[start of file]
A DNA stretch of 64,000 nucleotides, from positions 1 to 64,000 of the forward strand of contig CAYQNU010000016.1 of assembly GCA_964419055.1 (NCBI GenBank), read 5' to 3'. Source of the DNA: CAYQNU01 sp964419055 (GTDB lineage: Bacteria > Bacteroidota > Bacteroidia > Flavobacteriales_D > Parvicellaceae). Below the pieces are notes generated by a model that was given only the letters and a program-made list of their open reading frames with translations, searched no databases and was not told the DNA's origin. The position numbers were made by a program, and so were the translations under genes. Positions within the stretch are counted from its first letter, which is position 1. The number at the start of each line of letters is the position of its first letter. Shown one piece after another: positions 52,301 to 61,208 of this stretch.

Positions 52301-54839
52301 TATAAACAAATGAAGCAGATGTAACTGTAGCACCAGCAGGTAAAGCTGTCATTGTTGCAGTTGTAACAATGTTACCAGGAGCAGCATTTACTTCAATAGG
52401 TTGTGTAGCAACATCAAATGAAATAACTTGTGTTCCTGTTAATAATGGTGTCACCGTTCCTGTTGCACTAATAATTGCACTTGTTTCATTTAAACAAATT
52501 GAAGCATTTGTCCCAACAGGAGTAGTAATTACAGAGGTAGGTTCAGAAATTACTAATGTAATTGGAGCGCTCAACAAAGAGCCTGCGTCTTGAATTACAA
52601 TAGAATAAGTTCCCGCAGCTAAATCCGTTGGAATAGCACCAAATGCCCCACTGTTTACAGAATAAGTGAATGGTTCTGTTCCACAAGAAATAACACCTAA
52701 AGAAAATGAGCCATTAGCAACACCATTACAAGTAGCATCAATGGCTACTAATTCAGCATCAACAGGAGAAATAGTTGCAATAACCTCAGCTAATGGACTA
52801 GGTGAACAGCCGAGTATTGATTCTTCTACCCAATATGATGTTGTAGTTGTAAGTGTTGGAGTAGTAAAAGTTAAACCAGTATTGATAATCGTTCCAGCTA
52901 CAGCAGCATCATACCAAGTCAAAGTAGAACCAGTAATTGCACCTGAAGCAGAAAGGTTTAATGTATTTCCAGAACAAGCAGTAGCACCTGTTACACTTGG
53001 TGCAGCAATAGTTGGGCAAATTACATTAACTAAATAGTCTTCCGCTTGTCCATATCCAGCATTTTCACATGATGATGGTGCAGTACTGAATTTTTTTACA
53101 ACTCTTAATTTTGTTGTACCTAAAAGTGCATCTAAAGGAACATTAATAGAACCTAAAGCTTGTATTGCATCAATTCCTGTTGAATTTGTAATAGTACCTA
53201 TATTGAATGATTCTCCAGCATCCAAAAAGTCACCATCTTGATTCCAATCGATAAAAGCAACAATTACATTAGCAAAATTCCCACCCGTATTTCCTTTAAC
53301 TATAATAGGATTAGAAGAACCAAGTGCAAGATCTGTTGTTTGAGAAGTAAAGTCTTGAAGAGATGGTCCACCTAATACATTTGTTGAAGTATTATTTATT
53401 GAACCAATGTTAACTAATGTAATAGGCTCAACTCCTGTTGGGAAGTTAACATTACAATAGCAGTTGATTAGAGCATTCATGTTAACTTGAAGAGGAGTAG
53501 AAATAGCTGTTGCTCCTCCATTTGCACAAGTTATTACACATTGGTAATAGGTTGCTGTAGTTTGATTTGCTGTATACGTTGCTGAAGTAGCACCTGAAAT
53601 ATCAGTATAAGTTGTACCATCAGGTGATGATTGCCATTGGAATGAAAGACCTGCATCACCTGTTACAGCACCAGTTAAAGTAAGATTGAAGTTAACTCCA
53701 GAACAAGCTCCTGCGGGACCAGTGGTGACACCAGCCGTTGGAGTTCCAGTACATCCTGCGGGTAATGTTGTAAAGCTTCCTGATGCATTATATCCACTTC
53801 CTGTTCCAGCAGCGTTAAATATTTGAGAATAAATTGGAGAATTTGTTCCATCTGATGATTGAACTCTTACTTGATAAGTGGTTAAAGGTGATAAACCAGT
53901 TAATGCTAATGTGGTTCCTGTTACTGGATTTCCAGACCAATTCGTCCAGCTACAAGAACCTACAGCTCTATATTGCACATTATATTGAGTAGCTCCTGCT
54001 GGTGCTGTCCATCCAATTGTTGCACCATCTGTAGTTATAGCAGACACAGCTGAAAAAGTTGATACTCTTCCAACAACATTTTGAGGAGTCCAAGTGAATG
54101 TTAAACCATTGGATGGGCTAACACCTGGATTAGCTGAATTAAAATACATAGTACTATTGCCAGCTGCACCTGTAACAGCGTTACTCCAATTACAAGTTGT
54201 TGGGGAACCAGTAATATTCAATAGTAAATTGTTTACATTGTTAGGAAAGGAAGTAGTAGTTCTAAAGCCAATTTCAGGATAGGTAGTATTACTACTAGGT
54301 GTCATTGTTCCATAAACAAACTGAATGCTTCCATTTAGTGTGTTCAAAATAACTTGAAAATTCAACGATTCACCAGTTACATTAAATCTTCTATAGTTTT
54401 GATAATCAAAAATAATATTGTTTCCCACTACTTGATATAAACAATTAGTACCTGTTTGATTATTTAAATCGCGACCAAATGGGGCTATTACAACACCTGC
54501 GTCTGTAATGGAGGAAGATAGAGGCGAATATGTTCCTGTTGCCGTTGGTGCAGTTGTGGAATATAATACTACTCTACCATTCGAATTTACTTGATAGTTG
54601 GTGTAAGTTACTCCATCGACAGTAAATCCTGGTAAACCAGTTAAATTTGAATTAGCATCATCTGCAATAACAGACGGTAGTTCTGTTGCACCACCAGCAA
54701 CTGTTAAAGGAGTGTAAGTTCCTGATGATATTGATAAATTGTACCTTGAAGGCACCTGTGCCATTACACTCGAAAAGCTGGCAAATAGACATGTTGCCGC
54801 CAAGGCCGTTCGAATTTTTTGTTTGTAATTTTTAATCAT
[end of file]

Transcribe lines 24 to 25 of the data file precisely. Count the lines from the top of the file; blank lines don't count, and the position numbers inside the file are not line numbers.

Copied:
54401 GATAATCAAAAATAATATTGTTTCCCACTACTTGATATAAACAATTAGTACCTGTTTGATTATTTAAATCGCGACCAAATGGGGCTATTACAACACCTGC
54501 GTCTGTAATGGAGGAAGATAGAGGCGAATATGTTCCTGTTGCCGTTGGTGCAGTTGTGGAATATAATACTACTCTACCATTCGAATTTACTTGATAGTTG